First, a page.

Page Count: 400

Publisher: Little, Brown

Review Posted Online: Jan. 23, 2018

Kirkus Reviews Issue: Feb. 1, 2018

Did you like this book?

Still, a respectful and absorbing page-turner.

THE NIGHTINGALE

Hannah’s new novel is an homage to the extraordinary courage and endurance of Frenchwomen during World War II.

In 1995, an elderly unnamed widow is moving into an Oregon nursing home on the urging of her controlling son, Julien, a surgeon. This trajectory is interrupted when she receives an invitation to return to France to attend a ceremony honoring passeurs: people who aided the escape of others during the war. Cut to spring, 1940: Viann has said goodbye to husband Antoine, who's off to hold the Maginot line against invading Germans. She returns to tending her small farm, Le Jardin, in the Loire Valley, teaching at the local school and coping with daughter Sophie’s adolescent rebellion. Soon, that world is upended: The Germans march into Paris and refugees flee south, overrunning Viann’s land. Her long-estranged younger sister, Isabelle, who has been kicked out of multiple convent schools, is sent to Le Jardin by Julien, their father in Paris, a drunken, decidedly unpaternal Great War veteran. As the depredations increase in the occupied zone—food rationing, systematic looting, and the billeting of a German officer, Capt. Beck, at Le Jardin—Isabelle’s outspokenness is a liability. She joins the Resistance, volunteering for dangerous duty: shepherding downed Allied airmen across the Pyrenees to Spain. Code-named the Nightingale, Isabelle will rescue many before she's captured. Meanwhile, Viann’s journey from passive to active resistance is less dramatic but no less wrenching. Hannah vividly demonstrates how the Nazis, through starvation, intimidation and barbarity both casual and calculated, demoralized the French, engineering a community collapse that enabled the deportations and deaths of more than 70,000 Jews. Hannah’s proven storytelling skills are ideally suited to depicting such cataclysmic events, but her tendency to sentimentalize undermines the gravitas of this tale.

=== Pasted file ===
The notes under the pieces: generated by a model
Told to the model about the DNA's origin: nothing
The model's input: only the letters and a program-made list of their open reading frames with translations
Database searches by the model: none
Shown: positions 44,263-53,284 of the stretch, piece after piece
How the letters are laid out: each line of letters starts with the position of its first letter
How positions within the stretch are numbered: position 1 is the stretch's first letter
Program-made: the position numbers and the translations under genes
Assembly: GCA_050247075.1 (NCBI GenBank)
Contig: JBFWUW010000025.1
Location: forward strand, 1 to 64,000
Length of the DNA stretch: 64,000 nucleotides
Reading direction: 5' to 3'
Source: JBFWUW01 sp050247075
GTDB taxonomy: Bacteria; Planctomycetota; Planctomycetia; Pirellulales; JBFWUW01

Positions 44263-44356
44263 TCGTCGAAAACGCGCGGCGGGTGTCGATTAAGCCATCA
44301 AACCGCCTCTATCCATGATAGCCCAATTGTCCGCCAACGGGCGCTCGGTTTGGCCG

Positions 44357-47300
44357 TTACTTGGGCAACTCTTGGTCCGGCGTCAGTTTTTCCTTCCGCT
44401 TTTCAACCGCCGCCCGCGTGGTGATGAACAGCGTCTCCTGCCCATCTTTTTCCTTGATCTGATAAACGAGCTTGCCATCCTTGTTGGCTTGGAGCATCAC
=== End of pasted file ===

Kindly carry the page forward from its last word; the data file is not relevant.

Still, a respectful and absorbing page-turner.

Pub Date: Feb. 3, 2015

ISBN: 978-0-312-57722-3

Page Count: 448

Publisher: St. Martin's

Review Posted Online: Nov. 20, 2014

Kirkus Reviews Issue: Dec. 1, 2014

Did you like this book?

more